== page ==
John O'Leary, Head of State and Local Government research for the Deloitte Center for Government Insights
The concern of many is that robots will take away our jobs. The reality is that if we can embrace a new vision of the Future of Work, we will create a future made brighter by technology. Our region is particularly well positioned to benefit from the tech revolution, but to do so will mean rethinking how firms – from start-ups to Fortune 500 companies—source and manage human talent.
Technologies such as artificial intelligence, 3-D printing, and virtual reality are enabling machines to do more of the work in producing services and products. The aspect of this change that gets the big headlines, of course, is the question of headcount. While technology will replace some jobs that largely encompass repetitive tasks, technology also is creating new opportunities for workers.
Consider the case of ATM machines. In 1980, as ATMs were just being introduced in earnest, there were roughly 500,000 bank tellers in America. Twenty years later, after 400,000 ATMs had been installed, there weren’t fewer bank tellers—there were more, as banks opened more branches and introduced more services. This “automation paradox” helps explain why we experience very low unemployment despite increasing technology.
Critically, the Future of Work should prompt companies to rethink how they manage their human talent. With machines doing the mundane work, humans increasingly will do the tasks that require creativity, collaboration, and the tapping of specialized skills. There will be a critical need to not only secure, develop and continuously re-educate internal talent, but also the ability to find, in quick-strike fashion, the discrete capability needed to move a project forward, whether related to algorithms, data analytics, blockchain, and so forth. Technology will also enable remote work, allowing this talent to come from anywhere. As noted by a recent Capital H Blog by Deloitte’s human capital practice, “the best talent may no longer be where companies exist, meaning that managing a more broadly dispersed workforce will be a competitive differentiator.”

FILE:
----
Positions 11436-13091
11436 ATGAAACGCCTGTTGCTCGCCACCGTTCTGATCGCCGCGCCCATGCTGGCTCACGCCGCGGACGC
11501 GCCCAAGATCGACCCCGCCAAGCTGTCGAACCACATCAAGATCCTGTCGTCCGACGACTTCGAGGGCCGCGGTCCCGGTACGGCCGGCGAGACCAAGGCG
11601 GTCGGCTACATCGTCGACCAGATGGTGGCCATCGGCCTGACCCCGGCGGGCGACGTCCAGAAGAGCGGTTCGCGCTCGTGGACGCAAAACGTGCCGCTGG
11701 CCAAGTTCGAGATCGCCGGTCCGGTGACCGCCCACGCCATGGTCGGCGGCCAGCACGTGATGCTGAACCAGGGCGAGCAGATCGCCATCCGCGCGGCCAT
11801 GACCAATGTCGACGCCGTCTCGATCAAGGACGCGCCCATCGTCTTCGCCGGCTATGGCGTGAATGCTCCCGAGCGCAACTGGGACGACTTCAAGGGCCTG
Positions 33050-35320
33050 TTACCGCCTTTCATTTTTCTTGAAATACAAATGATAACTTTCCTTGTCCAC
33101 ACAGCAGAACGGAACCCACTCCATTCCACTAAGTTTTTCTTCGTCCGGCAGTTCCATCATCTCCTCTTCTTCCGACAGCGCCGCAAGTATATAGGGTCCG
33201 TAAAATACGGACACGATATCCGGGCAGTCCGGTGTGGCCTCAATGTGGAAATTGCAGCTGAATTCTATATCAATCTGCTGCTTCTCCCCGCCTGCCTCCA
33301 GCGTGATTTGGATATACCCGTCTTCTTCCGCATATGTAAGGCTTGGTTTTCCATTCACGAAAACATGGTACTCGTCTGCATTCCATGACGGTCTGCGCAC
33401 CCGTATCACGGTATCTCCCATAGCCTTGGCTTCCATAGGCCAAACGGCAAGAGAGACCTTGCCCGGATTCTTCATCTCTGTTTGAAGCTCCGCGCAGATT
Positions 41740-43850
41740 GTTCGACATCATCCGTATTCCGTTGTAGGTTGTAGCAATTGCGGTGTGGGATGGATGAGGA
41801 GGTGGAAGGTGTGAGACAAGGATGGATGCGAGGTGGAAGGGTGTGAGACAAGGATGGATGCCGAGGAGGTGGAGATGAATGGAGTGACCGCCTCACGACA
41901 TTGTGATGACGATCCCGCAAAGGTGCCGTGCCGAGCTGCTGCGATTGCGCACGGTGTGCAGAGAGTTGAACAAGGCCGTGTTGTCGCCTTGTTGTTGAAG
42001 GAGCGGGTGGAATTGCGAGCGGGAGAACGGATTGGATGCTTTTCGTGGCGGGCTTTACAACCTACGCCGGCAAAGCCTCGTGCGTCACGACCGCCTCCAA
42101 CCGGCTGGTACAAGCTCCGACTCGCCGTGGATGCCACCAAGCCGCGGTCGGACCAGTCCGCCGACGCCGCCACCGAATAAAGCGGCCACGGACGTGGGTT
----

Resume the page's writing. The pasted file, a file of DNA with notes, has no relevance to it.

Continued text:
This may be good news for Massachusetts’ high-tech community. While it will certainly face its share of challenges, they nevertheless may be ahead of other types of companies in developing a more collaborative and virtual workforce. With a rich history in education and tech innovation, Massachusetts may have fewer cultural barriers in how workers share knowledge, and how ideas flow up, down and across the organization. Whether formally or informally, many Massachusetts companies—tech companies in particular—are already in a mode of continuous learning and quite adept at tapping into “gig” workers with specialized skills.
In the year ahead, look for Massachusetts’ companies to continue to innovate their management strategies, especially around how they integrate the human workforce with new cognitive technologies. As our machines grow smarter, the people who use them must grow smarter as well—which means investing in people. Such strategies could feature the use of people analytics, career path development, learning and development, even community involvement. New approaches that encourage an entrepreneurial thinking way of how things get done while adding the structure, protocols and documentation that ready organizations for new levels of maturity.
As Future of Work takes hold in the broader economy, there may be a distinct opportunity for Massachusetts’ technology companies to not only be known for creating amazing new products and services, but also for how to work with people.
Innovation, after all, doesn’t just involve technology. It means unleashing human talent to take advantage of the amazing new tools that are being developed here in Massachusetts every day.
John O’Leary heads up State and Local Government research for the Deloitte Center for Government Insights. John has served in several senior leadership roles for the Commonwealth of Massachusetts, including Chief Human Resource Officer. He was a distinguished research fellow with the Kennedy School of Government at Harvard University and is the co-author of the best-selling book “If We Can Put a Man on the Moon: Getting Big Things Done in Government.” John can be found at deloitte.com.
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